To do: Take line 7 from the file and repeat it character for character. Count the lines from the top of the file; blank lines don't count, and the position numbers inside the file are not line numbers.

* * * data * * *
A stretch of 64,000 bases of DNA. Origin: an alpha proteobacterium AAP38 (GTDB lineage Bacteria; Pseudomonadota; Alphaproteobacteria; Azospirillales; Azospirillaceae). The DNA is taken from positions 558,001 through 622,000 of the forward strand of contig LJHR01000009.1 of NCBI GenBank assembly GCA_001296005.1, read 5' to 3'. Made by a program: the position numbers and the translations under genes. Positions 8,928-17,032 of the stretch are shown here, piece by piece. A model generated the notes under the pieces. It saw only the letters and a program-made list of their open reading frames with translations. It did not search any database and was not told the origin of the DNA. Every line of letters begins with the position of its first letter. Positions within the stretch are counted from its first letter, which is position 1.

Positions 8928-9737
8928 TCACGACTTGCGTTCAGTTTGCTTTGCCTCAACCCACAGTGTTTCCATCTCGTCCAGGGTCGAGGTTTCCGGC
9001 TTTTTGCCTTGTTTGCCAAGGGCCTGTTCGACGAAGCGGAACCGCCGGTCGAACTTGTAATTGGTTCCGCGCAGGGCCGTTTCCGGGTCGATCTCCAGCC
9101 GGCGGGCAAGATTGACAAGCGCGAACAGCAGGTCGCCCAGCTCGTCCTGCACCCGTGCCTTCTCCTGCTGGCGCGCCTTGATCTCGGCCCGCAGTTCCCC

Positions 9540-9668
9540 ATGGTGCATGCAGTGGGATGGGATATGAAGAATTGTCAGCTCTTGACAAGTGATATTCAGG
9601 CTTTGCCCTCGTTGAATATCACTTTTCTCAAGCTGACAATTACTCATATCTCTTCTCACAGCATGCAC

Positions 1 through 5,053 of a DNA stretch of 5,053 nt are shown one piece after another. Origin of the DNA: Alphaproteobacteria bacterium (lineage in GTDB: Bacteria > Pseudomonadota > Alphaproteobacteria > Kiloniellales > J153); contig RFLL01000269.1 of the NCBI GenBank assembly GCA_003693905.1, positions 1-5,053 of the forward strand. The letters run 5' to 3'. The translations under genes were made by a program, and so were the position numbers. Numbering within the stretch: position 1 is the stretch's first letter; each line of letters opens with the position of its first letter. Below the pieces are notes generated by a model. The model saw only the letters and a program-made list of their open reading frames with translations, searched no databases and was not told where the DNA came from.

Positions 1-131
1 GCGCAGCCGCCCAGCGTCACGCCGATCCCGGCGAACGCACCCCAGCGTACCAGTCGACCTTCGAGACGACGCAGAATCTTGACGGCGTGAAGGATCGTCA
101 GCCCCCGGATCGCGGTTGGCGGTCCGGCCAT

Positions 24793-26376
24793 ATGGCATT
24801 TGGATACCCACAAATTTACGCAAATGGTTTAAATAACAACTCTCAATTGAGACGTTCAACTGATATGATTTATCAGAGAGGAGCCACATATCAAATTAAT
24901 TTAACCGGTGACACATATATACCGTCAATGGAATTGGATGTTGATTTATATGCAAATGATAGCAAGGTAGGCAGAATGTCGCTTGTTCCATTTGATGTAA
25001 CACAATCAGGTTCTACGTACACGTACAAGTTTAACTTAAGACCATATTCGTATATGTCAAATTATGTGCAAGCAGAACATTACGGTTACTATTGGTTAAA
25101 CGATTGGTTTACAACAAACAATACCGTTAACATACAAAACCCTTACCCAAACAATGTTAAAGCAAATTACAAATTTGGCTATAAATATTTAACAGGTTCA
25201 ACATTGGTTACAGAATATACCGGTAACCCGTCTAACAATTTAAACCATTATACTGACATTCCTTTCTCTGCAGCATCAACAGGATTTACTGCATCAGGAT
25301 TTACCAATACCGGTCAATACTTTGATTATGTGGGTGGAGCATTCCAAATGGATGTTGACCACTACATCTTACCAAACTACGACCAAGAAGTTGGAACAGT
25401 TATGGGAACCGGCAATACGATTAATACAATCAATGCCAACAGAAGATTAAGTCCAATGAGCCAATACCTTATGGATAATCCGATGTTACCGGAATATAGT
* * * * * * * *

9540 ATGGTGCATGCAGTGGGATGGGATATGAAGAATTGTCAGCTCTTGACAAGTGATATTCAGG